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Potential spermicide enters advanced trial
Scientists are evaluating an experimental vaginal gel for use as a potential spermicide in a Phase III clinical trial.
Amphora, under development by Evofem of San Diego, is a bioadhesive acid-buffering gel that coats the vaginal wall and cervix. Amphora helps maintain a woman's natural pH level between 3.8 and 4.2. Earlier research findings indicate this level renders sperm immobile and inactivates most sexually transmitted infectious organisms, including gonococci, herpes, chlamydia, HPV, and HIV.1-4
Investigators are enrolling women in 32 U.S. clinical sites, says Krystle Ficco, a Evofem spokesperson. The multicenter, open-label, randomized, controlled trial will examine use of Amphora gel compared to Ortho Options Conceptrol vaginal gel over seven cycles of use. The study design will allow women using Amphora to continue with study treatment for up to 13 cycles of treatment upon completion of the first seven cycles.
While spermicides do not offer the highest level of contraceptive effectiveness, they do represent an easily accessible, reversible form of birth control that is female-controlled. Among typical couples who initiate use of vaginal spermicides, about 29% will experience an accidental pregnancy in the first year. If vaginal spermicides are used consistently and correctly, about 18% will become pregnant.5
How does it work?
Amphora works by two primary mechanisms of action. As a vaginal pH buffer, it enhances the vagina's natural defenses by maintaining normal acidic pH during the introduction of semen (an alkaline substance) during intercourse. As a bioadhesive barrier, the chemical agent forms a protective physical barrier over the cervix and vaginal walls. Sperm and microbes are unable to penetrate the vaginal wall and cervix due to Amphora's ability to create a protective, long-lasting coating over the vaginal surface.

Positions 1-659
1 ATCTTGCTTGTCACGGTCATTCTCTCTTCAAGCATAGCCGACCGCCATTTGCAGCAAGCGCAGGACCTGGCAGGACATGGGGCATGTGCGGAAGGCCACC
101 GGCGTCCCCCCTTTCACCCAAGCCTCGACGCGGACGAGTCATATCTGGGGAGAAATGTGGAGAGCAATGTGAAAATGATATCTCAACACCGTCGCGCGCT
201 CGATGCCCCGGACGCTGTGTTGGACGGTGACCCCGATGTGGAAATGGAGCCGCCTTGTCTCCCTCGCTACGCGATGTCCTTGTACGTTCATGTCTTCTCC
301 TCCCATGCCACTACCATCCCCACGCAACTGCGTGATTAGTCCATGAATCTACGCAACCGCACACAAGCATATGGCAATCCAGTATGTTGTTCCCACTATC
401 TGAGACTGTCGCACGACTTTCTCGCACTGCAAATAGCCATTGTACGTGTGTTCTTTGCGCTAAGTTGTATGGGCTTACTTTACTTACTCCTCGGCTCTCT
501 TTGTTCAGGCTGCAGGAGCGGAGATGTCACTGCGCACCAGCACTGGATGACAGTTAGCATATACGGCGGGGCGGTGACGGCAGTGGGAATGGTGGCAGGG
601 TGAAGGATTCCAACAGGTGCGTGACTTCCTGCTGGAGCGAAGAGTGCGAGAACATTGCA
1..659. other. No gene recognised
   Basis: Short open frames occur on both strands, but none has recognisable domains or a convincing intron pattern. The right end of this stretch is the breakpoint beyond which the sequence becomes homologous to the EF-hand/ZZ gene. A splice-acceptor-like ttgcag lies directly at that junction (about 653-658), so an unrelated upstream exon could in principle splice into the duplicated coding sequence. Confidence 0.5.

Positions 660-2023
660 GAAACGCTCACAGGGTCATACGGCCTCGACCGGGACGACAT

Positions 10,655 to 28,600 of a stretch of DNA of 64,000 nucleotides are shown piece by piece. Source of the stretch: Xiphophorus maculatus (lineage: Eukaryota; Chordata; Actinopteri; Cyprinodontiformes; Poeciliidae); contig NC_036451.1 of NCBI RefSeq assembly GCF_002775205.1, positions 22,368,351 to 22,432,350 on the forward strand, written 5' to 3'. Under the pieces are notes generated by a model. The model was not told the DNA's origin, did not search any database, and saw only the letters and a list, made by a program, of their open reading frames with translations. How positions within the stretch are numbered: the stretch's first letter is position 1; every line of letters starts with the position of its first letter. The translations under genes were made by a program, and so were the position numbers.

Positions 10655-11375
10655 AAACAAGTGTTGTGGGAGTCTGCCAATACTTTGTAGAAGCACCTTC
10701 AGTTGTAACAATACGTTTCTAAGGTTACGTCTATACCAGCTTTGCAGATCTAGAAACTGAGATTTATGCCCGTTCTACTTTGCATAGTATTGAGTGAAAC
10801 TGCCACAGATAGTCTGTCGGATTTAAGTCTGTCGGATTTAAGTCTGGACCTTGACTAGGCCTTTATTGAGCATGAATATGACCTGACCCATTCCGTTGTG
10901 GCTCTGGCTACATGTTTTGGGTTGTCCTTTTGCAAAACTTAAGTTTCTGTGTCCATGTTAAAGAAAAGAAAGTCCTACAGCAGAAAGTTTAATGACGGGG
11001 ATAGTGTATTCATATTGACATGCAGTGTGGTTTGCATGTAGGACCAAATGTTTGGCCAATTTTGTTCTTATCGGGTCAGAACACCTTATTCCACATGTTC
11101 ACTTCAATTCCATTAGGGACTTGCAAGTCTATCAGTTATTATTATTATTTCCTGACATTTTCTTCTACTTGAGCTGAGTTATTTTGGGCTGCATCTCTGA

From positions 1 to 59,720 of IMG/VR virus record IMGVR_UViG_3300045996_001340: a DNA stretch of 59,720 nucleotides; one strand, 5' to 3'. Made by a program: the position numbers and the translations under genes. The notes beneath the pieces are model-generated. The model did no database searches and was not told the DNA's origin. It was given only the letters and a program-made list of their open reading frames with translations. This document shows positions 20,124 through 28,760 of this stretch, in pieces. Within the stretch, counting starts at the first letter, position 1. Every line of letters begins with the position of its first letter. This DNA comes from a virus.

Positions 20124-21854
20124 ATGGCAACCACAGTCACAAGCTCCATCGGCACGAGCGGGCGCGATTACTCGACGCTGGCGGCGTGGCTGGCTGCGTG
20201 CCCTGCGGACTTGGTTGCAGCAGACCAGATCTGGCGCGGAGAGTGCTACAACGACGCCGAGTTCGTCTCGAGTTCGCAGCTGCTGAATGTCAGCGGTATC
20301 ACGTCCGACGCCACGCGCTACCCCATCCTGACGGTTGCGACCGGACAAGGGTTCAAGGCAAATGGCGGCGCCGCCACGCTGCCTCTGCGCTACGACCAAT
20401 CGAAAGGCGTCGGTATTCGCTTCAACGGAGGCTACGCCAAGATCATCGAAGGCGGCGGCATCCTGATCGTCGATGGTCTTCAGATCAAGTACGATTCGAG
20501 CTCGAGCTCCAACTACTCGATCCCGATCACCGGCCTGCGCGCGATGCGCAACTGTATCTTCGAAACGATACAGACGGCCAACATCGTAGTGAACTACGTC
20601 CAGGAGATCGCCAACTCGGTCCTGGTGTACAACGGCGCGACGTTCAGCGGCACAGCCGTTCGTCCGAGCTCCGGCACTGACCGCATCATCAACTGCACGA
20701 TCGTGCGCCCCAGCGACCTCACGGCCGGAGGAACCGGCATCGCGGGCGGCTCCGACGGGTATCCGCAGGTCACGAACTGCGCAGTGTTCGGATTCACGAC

Originally developed by the Topical Prevention of Conception and Disease (TOPCAD) Program at Rush–Presbyterian–St. Luke's Medical Center, Chicago, Amphora was licensed to Evofem's former company, Instead, in 2002, with patent protection granted in March 2004. Shortly thereafter, Amphora was granted clearance for use as a personal lubricant by the Food and Drug Administration (FDA). However, it has not yet been marketed as such, says Ficco.
"The approval was a critical milestone in the ongoing evolution of this product, giving us opportunities to work with the FDA and opening up more doors for clinical study," Ficco states.
Alternative to N-9?
Scientists are looking for alternatives to nonoxynol-9 (N-9), which is the chemical basis of current spermicides in the United States. Research has shown that frequent use of N-9 can cause genital lesions in the vagina and might increase the risk of HIV transmission.6 It also has been found to cause damage to the lining of the rectum, providing an entry point for HIV and other sexually transmitted infections (STIs).7
According to Centers for Disease Control and Prevention guidelines, spermicidesespecially those that contain N-9should not be used for STI prevention. Furthermore, N-9 lubricants should not be used during anal intercourse.7
The impetus for Amphora is to provide a less-irritating spermicide, with its attendant benefits; preliminary results indicate that it might be a good microbicide as well, says Michael Rosenberg, MD, MPH, clinical professor of obstetrics and gynecology in the School of Medicine at the University of North Carolina, Chapel Hill.
Rosenberg serves as chief executive officer of Health Decisions, a Chapel Hill, NC research firm that is participating in the Amphora clinical trial.
"I'm always impressed that I've been working on microbicides for more than 15 years, and still all we have is N-9," says Rosenberg. "I don't think N-9 is bad, but I would hope there is something better."